Can fish oil replace statins in lowering cholesterol?

July 10th, 2008 - 3:38 pm ICT by IANS  

Washington, July 10 (IANS) With 40 percent of heart patients who take cholesterol-lowering statins stopping the drug in less than a year, doctors have been on the lookout for an alternative. And that alternative may be fish oil and red rice, says a new study.

Doctors believe that high costs, adverse effects, poor understanding of benefits and reluctance to take medications long-term are reasons why some patients stop taking statins.

To ascertain whether an alternative to statins would be effective, a research group from Pennsylvania University followed 74 patients with high blood cholesterol who were required to use statins.

They were randomly assigned to the alternative or a statin group and followed for three months.

The alternative treatment participants received daily fish oil and red yeast rice supplements, and they were enrolled in a multi-disciplinary lifestyle programme that involved weekly meetings with a cardiologist, dietician, exercise physiologist and several alternative or relaxation practitioners.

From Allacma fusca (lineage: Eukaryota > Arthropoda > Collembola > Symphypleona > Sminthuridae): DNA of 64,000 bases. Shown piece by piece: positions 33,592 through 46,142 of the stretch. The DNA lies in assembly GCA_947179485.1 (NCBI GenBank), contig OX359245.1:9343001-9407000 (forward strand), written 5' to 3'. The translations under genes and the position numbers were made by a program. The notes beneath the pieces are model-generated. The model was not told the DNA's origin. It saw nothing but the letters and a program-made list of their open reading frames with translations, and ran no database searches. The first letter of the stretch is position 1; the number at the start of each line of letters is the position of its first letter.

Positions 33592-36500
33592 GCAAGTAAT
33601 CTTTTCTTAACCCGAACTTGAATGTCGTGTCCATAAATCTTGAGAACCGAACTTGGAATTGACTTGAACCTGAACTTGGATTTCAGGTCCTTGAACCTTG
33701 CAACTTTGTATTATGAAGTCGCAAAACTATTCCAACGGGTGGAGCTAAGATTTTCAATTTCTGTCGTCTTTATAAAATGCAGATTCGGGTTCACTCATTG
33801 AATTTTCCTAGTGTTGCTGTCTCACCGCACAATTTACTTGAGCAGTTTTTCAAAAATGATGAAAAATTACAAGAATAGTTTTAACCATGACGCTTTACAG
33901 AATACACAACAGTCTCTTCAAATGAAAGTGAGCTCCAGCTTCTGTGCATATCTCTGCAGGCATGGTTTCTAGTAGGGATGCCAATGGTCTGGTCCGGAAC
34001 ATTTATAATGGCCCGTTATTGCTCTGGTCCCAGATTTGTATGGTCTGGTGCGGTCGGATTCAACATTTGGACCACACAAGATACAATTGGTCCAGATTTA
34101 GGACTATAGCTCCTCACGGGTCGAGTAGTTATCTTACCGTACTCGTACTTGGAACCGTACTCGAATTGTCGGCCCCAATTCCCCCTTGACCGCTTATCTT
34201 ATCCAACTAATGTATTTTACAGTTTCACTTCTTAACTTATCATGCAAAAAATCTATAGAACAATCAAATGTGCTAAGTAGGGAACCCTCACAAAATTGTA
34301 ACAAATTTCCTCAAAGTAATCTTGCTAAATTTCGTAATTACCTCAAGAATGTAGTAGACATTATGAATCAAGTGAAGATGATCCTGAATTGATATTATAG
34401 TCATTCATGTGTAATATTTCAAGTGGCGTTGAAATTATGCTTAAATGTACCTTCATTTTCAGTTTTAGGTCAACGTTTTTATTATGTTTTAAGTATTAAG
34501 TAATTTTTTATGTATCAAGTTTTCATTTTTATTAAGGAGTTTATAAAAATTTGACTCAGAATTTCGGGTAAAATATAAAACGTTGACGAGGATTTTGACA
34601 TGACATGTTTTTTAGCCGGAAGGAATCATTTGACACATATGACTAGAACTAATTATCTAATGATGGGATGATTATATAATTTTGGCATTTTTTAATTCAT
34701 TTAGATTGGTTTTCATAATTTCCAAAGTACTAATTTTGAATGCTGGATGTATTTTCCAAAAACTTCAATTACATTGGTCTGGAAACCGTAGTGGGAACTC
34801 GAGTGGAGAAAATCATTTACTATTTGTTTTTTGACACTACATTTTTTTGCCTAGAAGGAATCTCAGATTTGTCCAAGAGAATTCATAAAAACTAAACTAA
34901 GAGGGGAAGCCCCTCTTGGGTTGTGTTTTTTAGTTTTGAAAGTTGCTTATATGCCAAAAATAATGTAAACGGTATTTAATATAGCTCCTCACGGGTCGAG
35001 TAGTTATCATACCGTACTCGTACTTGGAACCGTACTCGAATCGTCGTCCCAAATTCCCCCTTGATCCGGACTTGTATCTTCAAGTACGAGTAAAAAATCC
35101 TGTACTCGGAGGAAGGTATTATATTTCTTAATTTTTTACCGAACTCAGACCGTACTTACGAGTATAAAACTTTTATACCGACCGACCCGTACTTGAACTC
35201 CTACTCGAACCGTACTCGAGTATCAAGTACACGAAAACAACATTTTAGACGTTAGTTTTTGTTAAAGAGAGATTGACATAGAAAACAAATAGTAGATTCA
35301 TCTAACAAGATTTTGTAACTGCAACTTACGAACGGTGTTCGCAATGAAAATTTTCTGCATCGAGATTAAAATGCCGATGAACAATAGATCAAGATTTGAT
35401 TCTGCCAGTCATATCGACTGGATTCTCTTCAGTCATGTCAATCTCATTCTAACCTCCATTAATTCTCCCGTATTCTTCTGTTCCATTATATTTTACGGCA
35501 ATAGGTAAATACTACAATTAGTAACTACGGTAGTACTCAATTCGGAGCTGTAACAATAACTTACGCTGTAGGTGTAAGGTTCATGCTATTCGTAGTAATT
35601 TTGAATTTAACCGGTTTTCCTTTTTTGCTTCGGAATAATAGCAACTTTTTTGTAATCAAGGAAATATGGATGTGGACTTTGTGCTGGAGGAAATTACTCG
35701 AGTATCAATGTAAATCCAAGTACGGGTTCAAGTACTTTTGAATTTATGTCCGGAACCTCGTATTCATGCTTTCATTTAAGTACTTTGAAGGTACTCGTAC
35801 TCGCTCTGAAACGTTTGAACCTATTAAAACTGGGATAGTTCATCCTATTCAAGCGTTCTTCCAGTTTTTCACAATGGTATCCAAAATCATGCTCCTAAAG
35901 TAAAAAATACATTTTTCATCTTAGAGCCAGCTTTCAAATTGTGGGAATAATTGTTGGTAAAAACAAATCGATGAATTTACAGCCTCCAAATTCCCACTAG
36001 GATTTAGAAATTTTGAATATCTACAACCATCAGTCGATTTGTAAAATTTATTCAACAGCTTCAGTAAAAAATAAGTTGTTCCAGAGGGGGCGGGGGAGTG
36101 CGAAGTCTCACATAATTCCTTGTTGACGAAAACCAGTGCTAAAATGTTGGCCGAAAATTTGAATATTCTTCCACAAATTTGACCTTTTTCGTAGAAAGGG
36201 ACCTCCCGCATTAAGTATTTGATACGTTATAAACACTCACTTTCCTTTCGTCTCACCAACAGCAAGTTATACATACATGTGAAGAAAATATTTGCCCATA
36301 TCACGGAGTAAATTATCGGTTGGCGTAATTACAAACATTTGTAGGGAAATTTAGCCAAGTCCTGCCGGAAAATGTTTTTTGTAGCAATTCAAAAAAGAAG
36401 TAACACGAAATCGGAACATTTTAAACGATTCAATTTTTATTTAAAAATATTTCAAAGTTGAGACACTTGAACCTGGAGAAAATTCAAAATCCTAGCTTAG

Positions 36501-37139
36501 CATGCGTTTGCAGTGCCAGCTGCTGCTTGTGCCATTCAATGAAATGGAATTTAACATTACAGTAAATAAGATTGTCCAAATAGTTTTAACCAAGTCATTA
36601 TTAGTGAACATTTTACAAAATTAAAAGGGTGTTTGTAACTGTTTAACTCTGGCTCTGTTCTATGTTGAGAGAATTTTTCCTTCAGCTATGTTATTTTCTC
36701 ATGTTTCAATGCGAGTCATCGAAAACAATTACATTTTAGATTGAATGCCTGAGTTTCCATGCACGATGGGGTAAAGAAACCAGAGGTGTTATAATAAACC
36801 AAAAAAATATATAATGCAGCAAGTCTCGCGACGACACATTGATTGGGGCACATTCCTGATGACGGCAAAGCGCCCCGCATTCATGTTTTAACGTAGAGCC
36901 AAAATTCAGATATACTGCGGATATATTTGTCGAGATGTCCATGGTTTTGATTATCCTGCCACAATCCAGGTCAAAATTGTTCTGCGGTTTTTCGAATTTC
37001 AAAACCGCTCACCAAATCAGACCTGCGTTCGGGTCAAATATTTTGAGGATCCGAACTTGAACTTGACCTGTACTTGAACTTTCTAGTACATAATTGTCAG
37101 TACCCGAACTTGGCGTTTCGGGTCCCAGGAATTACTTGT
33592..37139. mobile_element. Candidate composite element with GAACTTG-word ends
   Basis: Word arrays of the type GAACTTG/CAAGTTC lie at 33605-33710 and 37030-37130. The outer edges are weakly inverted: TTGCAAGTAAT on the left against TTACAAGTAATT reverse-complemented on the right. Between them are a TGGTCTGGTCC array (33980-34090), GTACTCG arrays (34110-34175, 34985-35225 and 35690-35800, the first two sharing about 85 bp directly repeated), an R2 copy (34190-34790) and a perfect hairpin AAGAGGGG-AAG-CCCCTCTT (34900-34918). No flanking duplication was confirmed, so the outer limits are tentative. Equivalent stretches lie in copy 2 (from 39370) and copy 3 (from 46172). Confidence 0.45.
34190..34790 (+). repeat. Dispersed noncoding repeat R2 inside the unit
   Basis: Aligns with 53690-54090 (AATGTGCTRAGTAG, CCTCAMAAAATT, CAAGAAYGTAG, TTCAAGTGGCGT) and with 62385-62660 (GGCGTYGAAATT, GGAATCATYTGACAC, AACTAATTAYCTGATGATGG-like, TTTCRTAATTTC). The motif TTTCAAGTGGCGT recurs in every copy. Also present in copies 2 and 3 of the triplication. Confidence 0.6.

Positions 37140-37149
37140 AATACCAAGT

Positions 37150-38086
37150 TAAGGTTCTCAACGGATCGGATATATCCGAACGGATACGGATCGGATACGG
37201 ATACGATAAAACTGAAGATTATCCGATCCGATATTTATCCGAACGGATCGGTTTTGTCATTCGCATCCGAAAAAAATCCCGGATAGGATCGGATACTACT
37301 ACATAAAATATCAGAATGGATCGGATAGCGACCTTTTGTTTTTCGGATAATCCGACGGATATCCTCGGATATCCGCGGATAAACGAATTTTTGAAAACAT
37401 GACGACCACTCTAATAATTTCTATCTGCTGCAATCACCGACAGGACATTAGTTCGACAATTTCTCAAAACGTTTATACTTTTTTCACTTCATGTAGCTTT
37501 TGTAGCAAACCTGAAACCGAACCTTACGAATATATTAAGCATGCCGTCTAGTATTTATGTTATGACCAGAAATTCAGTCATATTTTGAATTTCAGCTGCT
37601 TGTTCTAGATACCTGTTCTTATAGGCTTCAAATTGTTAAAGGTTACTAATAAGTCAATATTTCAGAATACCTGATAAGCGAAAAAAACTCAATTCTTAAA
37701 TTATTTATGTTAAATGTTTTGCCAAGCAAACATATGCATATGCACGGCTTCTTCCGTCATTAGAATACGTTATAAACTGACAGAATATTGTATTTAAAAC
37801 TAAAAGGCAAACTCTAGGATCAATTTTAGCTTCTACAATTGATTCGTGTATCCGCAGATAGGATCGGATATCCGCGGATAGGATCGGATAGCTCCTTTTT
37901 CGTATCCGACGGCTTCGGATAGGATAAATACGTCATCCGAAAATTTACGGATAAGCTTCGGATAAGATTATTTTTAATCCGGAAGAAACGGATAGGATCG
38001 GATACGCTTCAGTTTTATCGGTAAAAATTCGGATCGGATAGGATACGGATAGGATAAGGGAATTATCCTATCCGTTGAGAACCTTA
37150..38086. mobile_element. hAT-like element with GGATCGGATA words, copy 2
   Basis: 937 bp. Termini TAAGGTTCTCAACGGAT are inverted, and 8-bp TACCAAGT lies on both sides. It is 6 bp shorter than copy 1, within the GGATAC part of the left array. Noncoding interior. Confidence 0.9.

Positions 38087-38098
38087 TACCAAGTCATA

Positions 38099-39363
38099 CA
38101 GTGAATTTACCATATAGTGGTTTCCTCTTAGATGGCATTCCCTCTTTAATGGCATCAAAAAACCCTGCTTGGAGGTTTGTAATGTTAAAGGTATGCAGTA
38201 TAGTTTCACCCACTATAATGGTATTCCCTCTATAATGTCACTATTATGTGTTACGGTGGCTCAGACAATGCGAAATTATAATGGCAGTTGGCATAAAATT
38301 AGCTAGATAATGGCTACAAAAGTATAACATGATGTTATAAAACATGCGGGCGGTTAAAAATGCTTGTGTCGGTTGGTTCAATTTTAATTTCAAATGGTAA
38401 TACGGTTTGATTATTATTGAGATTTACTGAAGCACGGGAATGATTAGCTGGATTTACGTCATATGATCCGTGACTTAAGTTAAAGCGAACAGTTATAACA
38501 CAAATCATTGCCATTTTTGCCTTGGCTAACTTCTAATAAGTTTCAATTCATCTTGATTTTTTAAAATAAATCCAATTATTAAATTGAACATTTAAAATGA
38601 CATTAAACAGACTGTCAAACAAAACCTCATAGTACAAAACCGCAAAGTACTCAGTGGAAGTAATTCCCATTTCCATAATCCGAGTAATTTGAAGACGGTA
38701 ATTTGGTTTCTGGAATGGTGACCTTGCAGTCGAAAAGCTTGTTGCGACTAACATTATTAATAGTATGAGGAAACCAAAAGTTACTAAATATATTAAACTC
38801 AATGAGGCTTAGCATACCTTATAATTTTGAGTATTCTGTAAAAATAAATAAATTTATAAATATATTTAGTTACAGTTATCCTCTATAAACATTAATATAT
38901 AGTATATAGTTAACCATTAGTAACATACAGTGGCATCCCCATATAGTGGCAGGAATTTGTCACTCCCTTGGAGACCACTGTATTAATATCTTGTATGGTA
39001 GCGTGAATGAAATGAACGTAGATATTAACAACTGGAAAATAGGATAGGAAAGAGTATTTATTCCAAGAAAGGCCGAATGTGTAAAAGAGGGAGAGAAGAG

Red yeast rice, a dietary staple in some Asian countries, contains several compounds known to inhibit cholesterol production.

The statin group participants received 40 mg of simvastatin daily, as well as printed materials about diet and exercise recommendations. At the end of the three-month period, participants from both groups underwent blood cholesterol testing to determine the percentage change in LDL cholesterol.

Researchers noted that there was a reduction in LDL cholesterol levels in both groups. The alternative treatment group experienced a 42.4 percent reduction.

The statin group experienced a 39.6 percent reduction. Members of the alternative therapy group also had a substantial reduction in triglycerides, another form of fat found in the blood, and lost more weight.

“Our study was designed to test a comprehensive and holistic approach to lipid lowering,” noted the study’s co-author, David Becker.

“These results are intriguing and show a potential benefit of an alternative, or naturopathic, approach to a common medical condition.”

The findings of the study have been published in the latest issue of the journal Mayo Clinic Proceedings.

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